After spike in calls to new suicide prevention number, experts say more funding is needed

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September is National Suicide Prevention Month — a time to raise awareness of a topic that for many is hard to talk about.

Recently, it became easier for people to seek help during a crisis. Now, dialing “988” connects people to the 988 Suicide & Crisis Lifeline — people can also text 988 to get connected to support.

The week it rolled out in mid-July, according to the Lifeline, 988 received more than 96,000 calls, text, and chats.

  • This is in comparison to over 66,000 received the week before.
  • This is an approximately 45% increase in volume between the transition week and the previous week.
  • It is an approximately 66% increase in volume compared to the same week in 2021.

“There are a lot of people who may be struggling that we don’t know about,” Shannah Mulvihill, executive director of Mental Health Minnesota, said.

“What I’m hearing here in Minnesota is really that we are seeing that same uptick [in 988 calls] as we’re seeing across the country,” Mulvihill said.

She adds with an increase in volume, call centers in state will need more support.

“My concern at the time of rollout was really around whether or not we could we had the capacity to meet the need,” Mulvihill said, adding: “I maintain that that’s a concern and as we see the number of calls increasing, I worry that we’re also seeing the number of calls that are not being answered increasing as well.”

RELATED: Mental health crisis hotline 988 launches

Mulvihill says 15% of calls went unanswered during 988’s first week — up from about 5% before the rollout. Those unanswered calls happen when the caller hangs up before a call center picks up. The call will never be dropped, but if a local call center doesn’t answer the call moves to a state back-up center — if there’s no answer there the call makes it to a national call center.

Another organization watching 988 closely is Minnesota’s chapter of the National Alliance on Mental Illness (NAMI).

“It can take a lot of courage to make that phone call, to reach out for help,” Sue Abderholden, executive director of NAMI Minnesota, said. “We want to make sure [calls are] answered as quickly as possible.”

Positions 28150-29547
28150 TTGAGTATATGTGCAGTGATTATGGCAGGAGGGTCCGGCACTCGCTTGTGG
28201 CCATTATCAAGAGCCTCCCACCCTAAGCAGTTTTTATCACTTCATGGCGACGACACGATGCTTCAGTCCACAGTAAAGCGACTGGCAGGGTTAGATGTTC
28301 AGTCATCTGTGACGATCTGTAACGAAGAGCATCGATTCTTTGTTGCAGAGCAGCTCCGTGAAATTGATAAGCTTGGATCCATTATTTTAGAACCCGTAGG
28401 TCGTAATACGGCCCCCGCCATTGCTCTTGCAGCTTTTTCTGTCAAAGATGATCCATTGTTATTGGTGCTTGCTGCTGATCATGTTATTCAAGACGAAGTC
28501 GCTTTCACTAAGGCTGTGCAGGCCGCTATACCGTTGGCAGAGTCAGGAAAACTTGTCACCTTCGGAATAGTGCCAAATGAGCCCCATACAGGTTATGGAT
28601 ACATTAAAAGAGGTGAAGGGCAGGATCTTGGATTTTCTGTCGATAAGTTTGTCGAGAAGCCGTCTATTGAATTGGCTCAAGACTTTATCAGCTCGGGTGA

Abderholden had similar concerns before the new Lifeline began, but said Minnesota call centers stepped up.

“[They did] increase their staffing, at least temporarily, to be able to answer kind of the influx of calls and I’m really pleased with how they’ve been doing,” Abderholden said.

While centers are keeping up now, Abderholden said because 988 is here to stay, more long term solutions are needed.

“The number of texts going into the national Lifeline has increased 250%, which is huge,” Abderholden said, adding: “We also know that young people don’t make phone calls, they text. Unfortunately, we don’t really answer the texts in Minnesota and so that’s something we need the Lifelines to do in the future.”

Simply put, more funding will be needed to keep up with the demand.

“If we can get some more money in so they again, pay for the technology, hire more staff to be able to answer the texts, I think that will be great.”

Both NAMI and Mental Health Minnesota hope 988 will eventually be funded the way 911 call centers are through telecom fees — that is essentially a tax on phone bills. In last year’s legislative session, state law makers considered $8 million in funding for 988, but it stalled out — the two organizations say they’ll try again next session.

Here is a list of suicide prevention and mental health resources:

If you believe someone is at risk of suicide, the U.S. Department of Health and Human Services suggests you:

  • Ask questions about whether the individual is having suicidal thoughts.
  • Call the U.S. National Suicide Prevention Lifeline at 988 or 1-800-273-TALK (8255).
  • Seek help from a medical or mental health professional. If it is an emergency situation, take the person to a hospital.
  • Remove any objects from a person’s home that could be potentially used in a suicide.
  • Do not leave the person alone, if possible, until help is available.

The U.S. National Suicide Prevention organization has also compiled a list of resources to help with coping during the COVID-19 pandemic.